April 17: Letters to the editor

April 17, 2014 

So-called patriots' double standard in praising Putin

It is hard to miss the new hero of the true American patriots. He is strong and decisive and takes no crap, unlike President Barack Obama. Of course, I am referring to Vladimir Putin.

These "patriots" openly declare the desire to have him as president of the United States. These "real Americans" admire that he doesn't have to be accountable to anyone — not the House, Senate or even his own people.

They love the fact that he can make his opponents disappear and his friends powerful and wealthy. He rides horses bareback with his shirt off and shoots caged tigers for sport. What a man's man.

Many even mention they would like to see a physical fight between Obama and Putin. The patriots type with glee how Putin would mop the floor with the little pansy socialist.

As Putin's army stormed Georgia in 2008, no one — not John McCain, Lindsey Graham, Mitt Romney, Sarah Palin nor Rudy Giuliani — called President George W. Bush naïve, feckless or weak. You did not hear negative comments from Democrats or independents either. It is all politics all of the time today with the hard right. Even national security does not trump bashing the president.

Putin will never be president of the United States. (Birthers, see Constitution), but all is not lost. I am sure that Vlad would be glad to give you "real American patriots" citizenship in a country where you can be proud of your president.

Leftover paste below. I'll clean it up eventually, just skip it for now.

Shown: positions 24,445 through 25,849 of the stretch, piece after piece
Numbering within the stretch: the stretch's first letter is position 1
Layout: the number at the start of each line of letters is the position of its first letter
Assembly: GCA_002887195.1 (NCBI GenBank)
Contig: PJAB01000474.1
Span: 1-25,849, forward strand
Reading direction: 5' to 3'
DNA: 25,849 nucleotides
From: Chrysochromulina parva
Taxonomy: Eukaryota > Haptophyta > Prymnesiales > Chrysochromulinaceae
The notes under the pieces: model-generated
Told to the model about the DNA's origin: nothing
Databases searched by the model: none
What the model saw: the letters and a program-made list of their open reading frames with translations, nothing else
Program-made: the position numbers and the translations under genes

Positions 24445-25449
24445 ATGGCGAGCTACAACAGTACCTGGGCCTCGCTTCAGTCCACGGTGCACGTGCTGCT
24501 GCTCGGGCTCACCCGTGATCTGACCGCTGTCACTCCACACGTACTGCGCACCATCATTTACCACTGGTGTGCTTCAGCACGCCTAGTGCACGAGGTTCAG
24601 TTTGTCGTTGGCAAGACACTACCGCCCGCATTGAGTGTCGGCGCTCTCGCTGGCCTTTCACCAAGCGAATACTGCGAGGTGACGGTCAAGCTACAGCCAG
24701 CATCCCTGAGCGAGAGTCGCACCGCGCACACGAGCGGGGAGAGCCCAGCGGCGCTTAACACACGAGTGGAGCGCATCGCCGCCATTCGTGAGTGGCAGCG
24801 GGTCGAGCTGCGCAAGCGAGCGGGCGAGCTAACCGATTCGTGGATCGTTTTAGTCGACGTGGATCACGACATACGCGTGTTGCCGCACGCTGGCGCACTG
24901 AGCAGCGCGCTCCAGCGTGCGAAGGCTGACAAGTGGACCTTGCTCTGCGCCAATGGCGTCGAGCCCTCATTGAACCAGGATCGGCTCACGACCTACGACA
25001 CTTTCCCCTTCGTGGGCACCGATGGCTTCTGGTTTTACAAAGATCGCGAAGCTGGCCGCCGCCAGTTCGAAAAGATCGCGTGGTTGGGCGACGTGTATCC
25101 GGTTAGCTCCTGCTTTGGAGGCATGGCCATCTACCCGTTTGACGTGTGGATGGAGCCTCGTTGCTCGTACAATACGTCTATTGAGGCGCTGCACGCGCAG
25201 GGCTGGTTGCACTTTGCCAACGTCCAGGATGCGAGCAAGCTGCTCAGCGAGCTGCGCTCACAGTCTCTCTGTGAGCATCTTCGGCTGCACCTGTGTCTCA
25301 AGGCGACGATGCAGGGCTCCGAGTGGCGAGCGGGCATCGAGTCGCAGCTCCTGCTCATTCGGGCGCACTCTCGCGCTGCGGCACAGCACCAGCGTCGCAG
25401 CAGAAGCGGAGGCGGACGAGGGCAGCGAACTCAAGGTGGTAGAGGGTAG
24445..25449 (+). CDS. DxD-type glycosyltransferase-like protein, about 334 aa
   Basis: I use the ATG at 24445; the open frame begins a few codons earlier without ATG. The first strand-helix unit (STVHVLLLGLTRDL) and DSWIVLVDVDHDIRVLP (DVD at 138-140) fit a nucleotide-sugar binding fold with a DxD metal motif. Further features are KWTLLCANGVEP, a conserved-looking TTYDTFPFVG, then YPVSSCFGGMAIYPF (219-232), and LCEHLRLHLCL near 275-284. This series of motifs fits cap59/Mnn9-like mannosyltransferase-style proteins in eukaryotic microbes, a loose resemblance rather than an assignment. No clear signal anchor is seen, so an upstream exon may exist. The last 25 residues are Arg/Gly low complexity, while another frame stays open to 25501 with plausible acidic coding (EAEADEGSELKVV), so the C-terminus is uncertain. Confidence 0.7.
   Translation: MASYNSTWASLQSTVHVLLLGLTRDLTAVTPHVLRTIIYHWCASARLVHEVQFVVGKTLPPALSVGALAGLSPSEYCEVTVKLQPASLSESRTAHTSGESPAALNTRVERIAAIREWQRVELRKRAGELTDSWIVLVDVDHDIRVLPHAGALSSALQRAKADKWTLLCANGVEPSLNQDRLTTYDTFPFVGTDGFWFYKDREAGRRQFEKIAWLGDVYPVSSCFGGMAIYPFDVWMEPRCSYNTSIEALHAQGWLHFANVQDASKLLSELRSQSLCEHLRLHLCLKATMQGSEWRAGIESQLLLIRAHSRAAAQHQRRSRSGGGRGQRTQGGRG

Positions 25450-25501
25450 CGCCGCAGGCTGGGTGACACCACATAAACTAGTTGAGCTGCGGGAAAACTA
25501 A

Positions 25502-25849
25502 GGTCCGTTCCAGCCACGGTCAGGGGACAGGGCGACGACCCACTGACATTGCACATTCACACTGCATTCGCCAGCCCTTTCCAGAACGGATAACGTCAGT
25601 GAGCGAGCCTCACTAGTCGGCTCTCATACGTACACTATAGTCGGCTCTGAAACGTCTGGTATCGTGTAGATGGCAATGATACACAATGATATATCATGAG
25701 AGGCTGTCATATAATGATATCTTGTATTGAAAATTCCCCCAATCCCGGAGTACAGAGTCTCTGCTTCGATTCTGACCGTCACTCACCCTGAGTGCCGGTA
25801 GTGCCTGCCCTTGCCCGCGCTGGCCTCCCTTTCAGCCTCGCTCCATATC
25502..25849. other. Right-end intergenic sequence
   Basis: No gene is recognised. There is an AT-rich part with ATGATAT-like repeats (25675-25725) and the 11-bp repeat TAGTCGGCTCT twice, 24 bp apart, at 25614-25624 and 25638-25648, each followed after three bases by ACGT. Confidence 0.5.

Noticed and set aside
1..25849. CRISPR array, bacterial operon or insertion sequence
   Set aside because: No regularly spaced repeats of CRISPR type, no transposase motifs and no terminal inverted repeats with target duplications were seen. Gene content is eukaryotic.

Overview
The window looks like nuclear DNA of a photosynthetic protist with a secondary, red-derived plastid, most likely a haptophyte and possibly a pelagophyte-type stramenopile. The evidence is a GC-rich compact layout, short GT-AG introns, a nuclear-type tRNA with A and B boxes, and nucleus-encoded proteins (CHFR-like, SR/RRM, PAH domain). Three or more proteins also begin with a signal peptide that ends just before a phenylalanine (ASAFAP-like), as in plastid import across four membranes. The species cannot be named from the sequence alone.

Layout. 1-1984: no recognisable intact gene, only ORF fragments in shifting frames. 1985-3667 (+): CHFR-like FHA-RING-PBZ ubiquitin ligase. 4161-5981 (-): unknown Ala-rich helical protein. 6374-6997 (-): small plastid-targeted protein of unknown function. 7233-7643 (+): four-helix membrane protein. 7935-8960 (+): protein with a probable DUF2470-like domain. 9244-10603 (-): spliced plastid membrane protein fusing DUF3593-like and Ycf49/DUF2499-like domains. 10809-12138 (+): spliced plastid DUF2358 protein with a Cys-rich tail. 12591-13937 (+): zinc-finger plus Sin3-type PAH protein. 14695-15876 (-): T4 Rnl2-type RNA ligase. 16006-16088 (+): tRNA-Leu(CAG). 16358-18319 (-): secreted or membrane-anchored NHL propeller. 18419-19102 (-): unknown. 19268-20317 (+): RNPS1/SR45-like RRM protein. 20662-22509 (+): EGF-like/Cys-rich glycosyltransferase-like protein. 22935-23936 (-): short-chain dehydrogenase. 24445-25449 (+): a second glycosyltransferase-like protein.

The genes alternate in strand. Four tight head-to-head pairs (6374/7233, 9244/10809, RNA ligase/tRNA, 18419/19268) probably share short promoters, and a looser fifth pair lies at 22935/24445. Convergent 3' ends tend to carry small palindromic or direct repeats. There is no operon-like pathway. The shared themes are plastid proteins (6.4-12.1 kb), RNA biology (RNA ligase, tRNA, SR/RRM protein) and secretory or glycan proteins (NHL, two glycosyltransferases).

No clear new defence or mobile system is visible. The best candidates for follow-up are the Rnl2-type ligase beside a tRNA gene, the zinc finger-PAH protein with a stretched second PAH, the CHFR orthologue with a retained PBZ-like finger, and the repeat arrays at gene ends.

You might even get to live in the same building as that other "patriot," Edward Snowden.

Tony McCoy


No rights, no works

Martin Luther King Jr.'s famous remark on the so-called right-to-work laws almost 50 years ago cut through the political spin we still hear today: "In our glorious fight for civil rights, we must guard against being fooled by false slogans such as 'right-to-work.' It provides no rights and no works."

King had seen it all during his long fight against Jim Crow laws, the poll taxes, literacy tests, vagrancy laws, impoverished schools and slavery-like working conditions. He had also witnessed the racial anxiety that motivated a new kind of Jim Crow law dubiously named right-to-work.

Nine southern states enacted such laws between 1943 and 1947. Black veterans returning home from World War II were widely expected to demand better jobs. So, the established authorities armed themselves with new restrictions on labor organizing.

They came up with a very simple idea. Just repeal the labor unions' right to collect dues. That would require them to represent workers for free in many cases.

For the sake of appearances, the politicians reframed these laws as economic policy. It appealed in particular to those nostalgic for laissez-faire markets, oversimplified theories of supply and demand and instinctive hostility to government policies on behalf of ordinary workers.

As it later turned out, these laws also fit conveniently into the GOP's Southern Strategy and its supply-side economic theories. That's how an old Jim Crow law continues today.

Tom Louderback


Mother knows best

When Kentucky was first designated a severe flu state (with 23 others) the polar vortex clobbered our region with extreme temperatures, snow and wind.

Across the eastern United States, there were too many negative temps to count.

Nor can the number of students who missed school in states walloped by these storms be counted. This closed schools and kept kids inside because it was way too cold during most of this winter, which is exactly what stopped the flu bug from spreading any farther.